By on October 25, 2019

As it moves forward with efforts to streamline its operations and reverse a dismal financial situation, Nissan is reportedly mulling the sale of two of its European plants. One cranks out Infiniti vehicles for a region soon to be devoid of new Infiniti vehicles.

Along with these possible cost-saving moves, the automaker could be thinking of dropping its overseas Datsun brand.

Sources tell Bloomberg that Nissan is currently “weighing options” on two European plants in the face of declining sales and a culture shift towards electric vehicles. The assembly plants are located in England and Spain, with Nissan reportedly in the process of gauging interest from potential buyers. A Chinese automaker could be among them.

The automaker’s sole UK plant, a facility in Sunderland, builds the Nissan Qashqai (Rogue Sport), Juke, Leaf, and Infiniti’s overseas Q30 and discontinued QX30. With Infiniti pulling out of the market by next year, the plant would be underutilized. In Spain, Nissan hosts two assembly plants: one building the Navara pickup, NV200 vans, and Renault Alaskan, the other building the NT400 and Cabstar commercial trucks.

A Nissan spokesperson didn’t exactly refute the claim, stating, “At this time, we have no plans to sell those plants in Europe.”

Part of Nissan’s streamlining effort includes the potential culling of over 12,000 positions globally; plant closures are expected to play a part in this, but it’s a work in progress. After ascending in the region for years, Nissan sales took a haircut in 2018, with this year showing a continuation of the trend. It’s a trend seen in North America, too.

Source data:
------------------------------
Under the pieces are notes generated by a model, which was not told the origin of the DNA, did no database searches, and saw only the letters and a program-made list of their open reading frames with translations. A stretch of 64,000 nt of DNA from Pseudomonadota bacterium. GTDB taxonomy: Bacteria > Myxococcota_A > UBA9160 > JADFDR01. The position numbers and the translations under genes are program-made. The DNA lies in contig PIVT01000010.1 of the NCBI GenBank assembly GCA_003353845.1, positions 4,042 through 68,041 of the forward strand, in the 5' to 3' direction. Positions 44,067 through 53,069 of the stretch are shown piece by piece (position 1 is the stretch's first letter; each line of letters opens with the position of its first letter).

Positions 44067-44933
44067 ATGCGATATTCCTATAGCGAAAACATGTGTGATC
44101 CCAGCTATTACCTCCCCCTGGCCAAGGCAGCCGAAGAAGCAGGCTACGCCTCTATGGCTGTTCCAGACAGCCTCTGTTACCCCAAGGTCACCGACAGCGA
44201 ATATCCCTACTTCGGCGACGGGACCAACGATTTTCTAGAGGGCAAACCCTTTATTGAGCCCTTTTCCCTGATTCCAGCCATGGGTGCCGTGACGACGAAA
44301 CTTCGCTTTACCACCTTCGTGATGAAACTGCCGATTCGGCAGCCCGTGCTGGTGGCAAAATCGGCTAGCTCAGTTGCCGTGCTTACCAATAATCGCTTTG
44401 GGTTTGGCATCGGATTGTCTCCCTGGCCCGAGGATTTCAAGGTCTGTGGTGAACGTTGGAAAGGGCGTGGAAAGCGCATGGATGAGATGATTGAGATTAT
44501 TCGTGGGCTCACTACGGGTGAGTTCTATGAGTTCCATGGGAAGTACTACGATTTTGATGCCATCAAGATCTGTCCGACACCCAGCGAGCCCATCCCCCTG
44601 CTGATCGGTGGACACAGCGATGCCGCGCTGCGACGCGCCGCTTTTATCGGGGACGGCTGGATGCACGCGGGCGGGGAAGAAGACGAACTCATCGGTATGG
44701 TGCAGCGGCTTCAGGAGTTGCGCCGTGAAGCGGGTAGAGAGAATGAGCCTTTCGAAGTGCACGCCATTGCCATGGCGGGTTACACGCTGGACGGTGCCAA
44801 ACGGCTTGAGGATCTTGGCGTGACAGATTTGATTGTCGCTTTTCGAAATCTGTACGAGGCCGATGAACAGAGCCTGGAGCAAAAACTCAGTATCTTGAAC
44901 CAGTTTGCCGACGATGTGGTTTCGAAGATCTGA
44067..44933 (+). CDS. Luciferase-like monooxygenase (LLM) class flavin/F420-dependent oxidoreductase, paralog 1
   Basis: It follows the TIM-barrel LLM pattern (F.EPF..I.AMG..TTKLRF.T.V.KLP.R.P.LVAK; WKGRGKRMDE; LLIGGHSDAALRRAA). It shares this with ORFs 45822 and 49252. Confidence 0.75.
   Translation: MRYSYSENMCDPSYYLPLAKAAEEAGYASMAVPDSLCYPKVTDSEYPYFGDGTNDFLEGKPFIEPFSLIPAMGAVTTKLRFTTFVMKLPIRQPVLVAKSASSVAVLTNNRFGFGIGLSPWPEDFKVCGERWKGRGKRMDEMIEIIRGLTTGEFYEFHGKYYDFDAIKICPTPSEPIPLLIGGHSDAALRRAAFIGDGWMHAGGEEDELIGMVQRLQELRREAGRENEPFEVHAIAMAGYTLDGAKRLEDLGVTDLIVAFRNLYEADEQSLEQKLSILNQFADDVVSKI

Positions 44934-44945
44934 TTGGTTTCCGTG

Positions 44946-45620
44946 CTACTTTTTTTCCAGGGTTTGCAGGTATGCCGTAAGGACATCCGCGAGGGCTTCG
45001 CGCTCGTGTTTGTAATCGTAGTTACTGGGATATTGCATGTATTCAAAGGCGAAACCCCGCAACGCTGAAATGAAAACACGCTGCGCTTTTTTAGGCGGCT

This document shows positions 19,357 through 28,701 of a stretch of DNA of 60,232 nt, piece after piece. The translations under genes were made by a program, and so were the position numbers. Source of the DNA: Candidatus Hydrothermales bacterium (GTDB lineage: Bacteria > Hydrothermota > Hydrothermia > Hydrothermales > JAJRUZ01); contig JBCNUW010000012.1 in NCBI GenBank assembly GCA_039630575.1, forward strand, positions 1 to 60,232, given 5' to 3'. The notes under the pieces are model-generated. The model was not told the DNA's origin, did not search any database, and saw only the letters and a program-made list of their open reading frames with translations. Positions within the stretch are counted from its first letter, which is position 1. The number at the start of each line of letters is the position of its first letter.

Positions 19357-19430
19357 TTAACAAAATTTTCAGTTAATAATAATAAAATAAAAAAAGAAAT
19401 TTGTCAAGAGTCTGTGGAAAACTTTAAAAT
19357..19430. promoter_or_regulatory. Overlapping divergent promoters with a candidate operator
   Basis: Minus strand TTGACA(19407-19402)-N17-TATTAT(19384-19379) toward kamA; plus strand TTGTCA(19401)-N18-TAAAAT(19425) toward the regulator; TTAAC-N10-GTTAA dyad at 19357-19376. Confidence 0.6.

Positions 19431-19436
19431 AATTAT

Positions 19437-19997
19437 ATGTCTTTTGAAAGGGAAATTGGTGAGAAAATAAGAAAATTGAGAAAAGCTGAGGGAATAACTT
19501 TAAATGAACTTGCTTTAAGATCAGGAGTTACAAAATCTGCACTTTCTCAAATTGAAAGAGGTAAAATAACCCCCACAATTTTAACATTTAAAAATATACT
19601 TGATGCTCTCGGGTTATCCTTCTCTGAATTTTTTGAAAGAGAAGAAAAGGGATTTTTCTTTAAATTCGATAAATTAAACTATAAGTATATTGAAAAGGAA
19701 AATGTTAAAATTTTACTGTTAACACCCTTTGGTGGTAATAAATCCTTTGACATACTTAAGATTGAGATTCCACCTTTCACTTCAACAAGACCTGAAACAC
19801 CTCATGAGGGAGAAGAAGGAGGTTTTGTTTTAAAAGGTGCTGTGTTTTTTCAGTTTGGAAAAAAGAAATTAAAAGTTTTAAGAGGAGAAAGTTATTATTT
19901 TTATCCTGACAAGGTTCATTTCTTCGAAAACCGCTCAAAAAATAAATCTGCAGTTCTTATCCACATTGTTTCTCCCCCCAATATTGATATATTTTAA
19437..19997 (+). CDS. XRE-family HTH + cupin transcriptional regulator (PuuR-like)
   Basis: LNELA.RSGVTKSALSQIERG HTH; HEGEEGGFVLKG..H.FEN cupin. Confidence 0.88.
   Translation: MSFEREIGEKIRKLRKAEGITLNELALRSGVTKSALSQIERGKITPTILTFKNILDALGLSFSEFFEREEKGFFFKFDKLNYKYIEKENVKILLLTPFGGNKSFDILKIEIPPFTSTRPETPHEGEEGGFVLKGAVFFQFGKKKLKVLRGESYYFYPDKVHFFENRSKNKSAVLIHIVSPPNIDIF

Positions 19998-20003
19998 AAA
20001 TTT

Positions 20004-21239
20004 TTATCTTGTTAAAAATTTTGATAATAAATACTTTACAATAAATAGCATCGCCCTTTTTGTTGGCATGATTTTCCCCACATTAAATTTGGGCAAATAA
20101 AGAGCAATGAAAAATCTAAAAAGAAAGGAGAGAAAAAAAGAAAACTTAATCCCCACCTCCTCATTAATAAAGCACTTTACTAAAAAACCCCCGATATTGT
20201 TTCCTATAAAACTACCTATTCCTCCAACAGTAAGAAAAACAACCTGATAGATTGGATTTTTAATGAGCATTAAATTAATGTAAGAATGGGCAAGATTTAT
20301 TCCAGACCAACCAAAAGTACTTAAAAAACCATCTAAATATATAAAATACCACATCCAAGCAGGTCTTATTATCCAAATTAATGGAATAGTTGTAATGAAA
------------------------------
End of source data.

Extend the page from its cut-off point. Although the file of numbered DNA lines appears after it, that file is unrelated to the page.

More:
Earlier this week, Reuters reported on claims that a major strategy shift was underway at the automaker, with Nissan reportedly thinking of culling its low-cost Datsun brand, along with unspecified assembly lines. The plan, known in Nissan circles as the “performance recovery plan,” would see the company drastically pare down its size to boost profits.

“We need to chart a recovery but the rot goes deep,” one source said.

With the Chinese market exempt from possible production cuts, the rest of the plan looks like what Nissan’s been up to in earnest since last year. One thing the Reuters sources spoke of — a culling of unpopular Nissan Titan build configurations — has already come to pass.

Nissan recently revealed its 2020 Titan XD sans regular cab, extended cab, diesel, or rear-drive build configurations. A V8-powered, crew cab 4×4 with all the available options a customer could want is the only Titan XD North American buyers can get their hands on. The full-size Titan line also lost its regular cab for 2020, though the King Cab model remains.

[Image: Nissan]

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